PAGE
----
By Darl Black
Where the Baracuta Fillet Knife Is At Its Best
“I haven’t used a hand fillet knife in some time,” remarked Dan Wielobob, during his family’s annual week-long fishing outing held on western Pennsylvania’s Pymatuning Lake in May.
I had stopped by the cabin just as younger members of the group were breaking out an electric fillet knife to clean the day’s crappie catch. Laying the Havalon Baracuta-Edge Fillet Knife on the table, I asked if someone would like to test it.
“These youngsters have never used a hand-fillet knife. Maybe it’s time I gave them a lesson on the correct way to clean fish,” cajoled Dan as he picked up the Baracuta and started filleting a crappie. “A hand fillet knife does a much better job than scissor-like blades of an electric knife – especially on panfish. You can make precise cuts and get much closer to the rib cage. A hand fillet knife requires a bit more effort – but it’s worth it in terms of the amount of additional meat on a fillet when done.”
After demonstrating on several crappies, Dan handed the knife off to a cousin and offered the following analysis.
“I really like the Havalon fillet knife. It has an incredibly sharp blade – likely the sharpest fillet blade I’ve ever used! It went through the flesh and skin of those crappies effortlessly. Being small and lightweight, the knife feels good in my hand – certainly far better than a cumbersome electric knife.
“Although I had never heard of an interchangeable blade hand fillet knife before, I can clearly see advantages. First, if the blade becomes dull when cleaning a mess of fish, you don’t have to stop and sharpen the blade. It’s simple to swap it out for a new blade. Second, sharpening a fillet knife requires special tools, a skill set, and time – if you don’t do it right, your knife will not hold an edge or the blade may be completely ruined. From my viewpoint, a replaceable super-sharp blade is now the way to go.
“Furthermore, the tough skin and scales on yellow perch can quickly dull a hand fillet knife blade, which is why I’ve been using an electric knife to cut through them. But with a replaceable blade, I can go back to using a hand fillet knife and achieve a better fillet job. Blade dulled? Change it!
“I guess my only concern might be the length of the blade. I would have absolutely no trouble cleaning panfish, trout and the majority of walleyes I catch. However, on those big 30-inch Lake Erie walleye, I’m thinking the blade may not be long enough. I would really need to test it out on bigger fish before I can say one way or the other,” concluded Wielobob.
Although Dan Wielobob and Dave Richter prefer to slice the fillet from the rib cage before cutting the fillet free, other anglers opt to cut through the rib bones with fillet attached and remove the rib bones as a last step, as demonstrated in this series of photos. For each side of a panfish:
A few weeks later I received an evening phone call from Dave Richter, owner of a local tackle shop and an extraordinary walleye fisherman. “I made it out for an afternoon on the lake today, and I’ve got a limit of ’eye on ice waiting to be cleaned. Do you need someone to field test that replaceable blade fillet knife you were talking about in the shop the other day?”
I was out the door and headed for Dave’s place.
“I’ve always used a hand fillet knife,” Dave commented when I arrived. “Never thought much of those electric knives – they leave too much meat on the bones because the blades cannot trim close enough. Besides, the blades dull rather quickly.”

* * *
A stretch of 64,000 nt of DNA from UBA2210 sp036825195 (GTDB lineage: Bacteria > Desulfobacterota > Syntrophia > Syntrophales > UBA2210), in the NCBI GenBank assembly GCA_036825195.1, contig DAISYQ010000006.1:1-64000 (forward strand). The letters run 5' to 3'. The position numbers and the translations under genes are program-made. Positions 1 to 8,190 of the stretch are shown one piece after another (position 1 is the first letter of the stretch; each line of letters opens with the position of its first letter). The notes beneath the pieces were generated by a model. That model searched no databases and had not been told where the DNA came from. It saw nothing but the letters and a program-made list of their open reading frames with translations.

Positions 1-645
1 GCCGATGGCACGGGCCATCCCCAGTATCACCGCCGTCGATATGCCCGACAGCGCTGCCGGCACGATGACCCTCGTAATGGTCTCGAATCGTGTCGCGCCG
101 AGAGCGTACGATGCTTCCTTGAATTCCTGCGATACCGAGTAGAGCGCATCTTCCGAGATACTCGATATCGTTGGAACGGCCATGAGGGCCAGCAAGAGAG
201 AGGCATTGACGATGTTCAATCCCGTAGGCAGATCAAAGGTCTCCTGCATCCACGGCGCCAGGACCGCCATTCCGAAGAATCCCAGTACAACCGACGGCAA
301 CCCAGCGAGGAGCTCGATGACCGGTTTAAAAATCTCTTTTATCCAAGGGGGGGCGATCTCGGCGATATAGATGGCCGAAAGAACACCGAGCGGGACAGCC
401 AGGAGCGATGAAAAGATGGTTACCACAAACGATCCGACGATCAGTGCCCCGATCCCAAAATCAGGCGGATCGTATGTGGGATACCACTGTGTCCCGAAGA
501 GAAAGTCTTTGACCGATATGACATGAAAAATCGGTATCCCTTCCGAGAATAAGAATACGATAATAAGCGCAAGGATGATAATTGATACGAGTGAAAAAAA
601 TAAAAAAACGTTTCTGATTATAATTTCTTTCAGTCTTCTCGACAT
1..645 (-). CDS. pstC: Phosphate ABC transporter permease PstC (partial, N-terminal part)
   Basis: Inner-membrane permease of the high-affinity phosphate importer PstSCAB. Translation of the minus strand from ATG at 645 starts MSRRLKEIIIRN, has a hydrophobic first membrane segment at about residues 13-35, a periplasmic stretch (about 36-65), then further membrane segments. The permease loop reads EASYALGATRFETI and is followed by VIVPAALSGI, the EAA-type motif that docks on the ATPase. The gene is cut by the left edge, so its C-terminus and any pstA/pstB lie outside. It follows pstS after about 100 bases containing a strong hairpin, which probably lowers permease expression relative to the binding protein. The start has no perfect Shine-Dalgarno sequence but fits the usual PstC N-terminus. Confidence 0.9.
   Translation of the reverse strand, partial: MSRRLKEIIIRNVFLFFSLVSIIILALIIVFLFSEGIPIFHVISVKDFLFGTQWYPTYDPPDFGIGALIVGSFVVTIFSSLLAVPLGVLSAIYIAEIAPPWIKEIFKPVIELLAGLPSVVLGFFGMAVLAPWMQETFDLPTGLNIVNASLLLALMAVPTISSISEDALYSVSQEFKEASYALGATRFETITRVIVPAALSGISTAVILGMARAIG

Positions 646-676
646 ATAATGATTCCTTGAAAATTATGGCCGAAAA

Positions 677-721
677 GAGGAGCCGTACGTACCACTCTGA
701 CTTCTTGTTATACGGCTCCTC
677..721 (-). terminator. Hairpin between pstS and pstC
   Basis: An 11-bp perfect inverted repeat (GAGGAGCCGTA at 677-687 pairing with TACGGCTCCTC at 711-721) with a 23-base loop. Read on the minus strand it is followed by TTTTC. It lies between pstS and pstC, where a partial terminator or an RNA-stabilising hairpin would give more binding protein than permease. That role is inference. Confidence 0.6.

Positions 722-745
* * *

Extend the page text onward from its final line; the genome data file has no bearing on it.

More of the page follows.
Dave examined the blade visually, and then lightly touched it with his thumb. I winced – not a sharpness check I endorse!
With a couple cuts and a few additional short strokes, he had separated the meat from the rib cage, and was preparing to remove the skin from the fillet. In a matter of minutes, he had finished filleting six walleyes ranging from 15 to 22 inches.
“Like slicing through butter with a warm knife,” exclaimed Dave. “I’ve never had such a sharp fillet knife in my hand before. This is a remarkable little knife. It seems every bit as sharp after six walleyes as it was when I started. I wonder how long one of these blades will remain sharp?”
“I really can’t say for sure, but I can tell you this blade has already cleaned a mess of crappies this spring,” I added. “Since you cut around the rib cage with a hand knife rather than through the rib bones as they do with an electric knife, I expect a longer life to a Havalon blade.”
Really Big Fish
“However,” I went on, “I’ve got a question for you. How do think this knife will perform on larger fish? Some fishermen have suggested the blade isn’t long enough.”
“Well, they may be having a perception problem,” explains Dave. “When filleting a fish with a hand knife, I do not cut through the body top to bottom at its widest section. Rather, I make a cut along the dorsal fin down to the rib cage, and only push the blade all the way through the fish once I clear the ribs and stomach cavity. Then I use little slicing cuts to remove the flesh from the rib cage, keeping the fillet intact. Next, it’s a shallow cut through the skin around the stomach cavity to yield a fillet. Finally, flip the fillet skin side down, insert the blade between skin and fillet at the tail, then angle the blade and slide it forward to remove the skin.
“Bottom line, you don’t need a huge blade to fillet a big walleye. I can’t speak to certain large freshwater fish such as a musky or catfish because I never clean those species, but this knife will handle anything I catch and want to eat!”
A lifelong freshwater angler and veteran writer and photographer, Darl tackles a wide variety of fishing related stories for print publications and websites. Of all fishing, angling for smallmouth bass is his favorite pastime. He may be reached for assignment at firstname.lastname@example.org.[hs_action id=”7720″]
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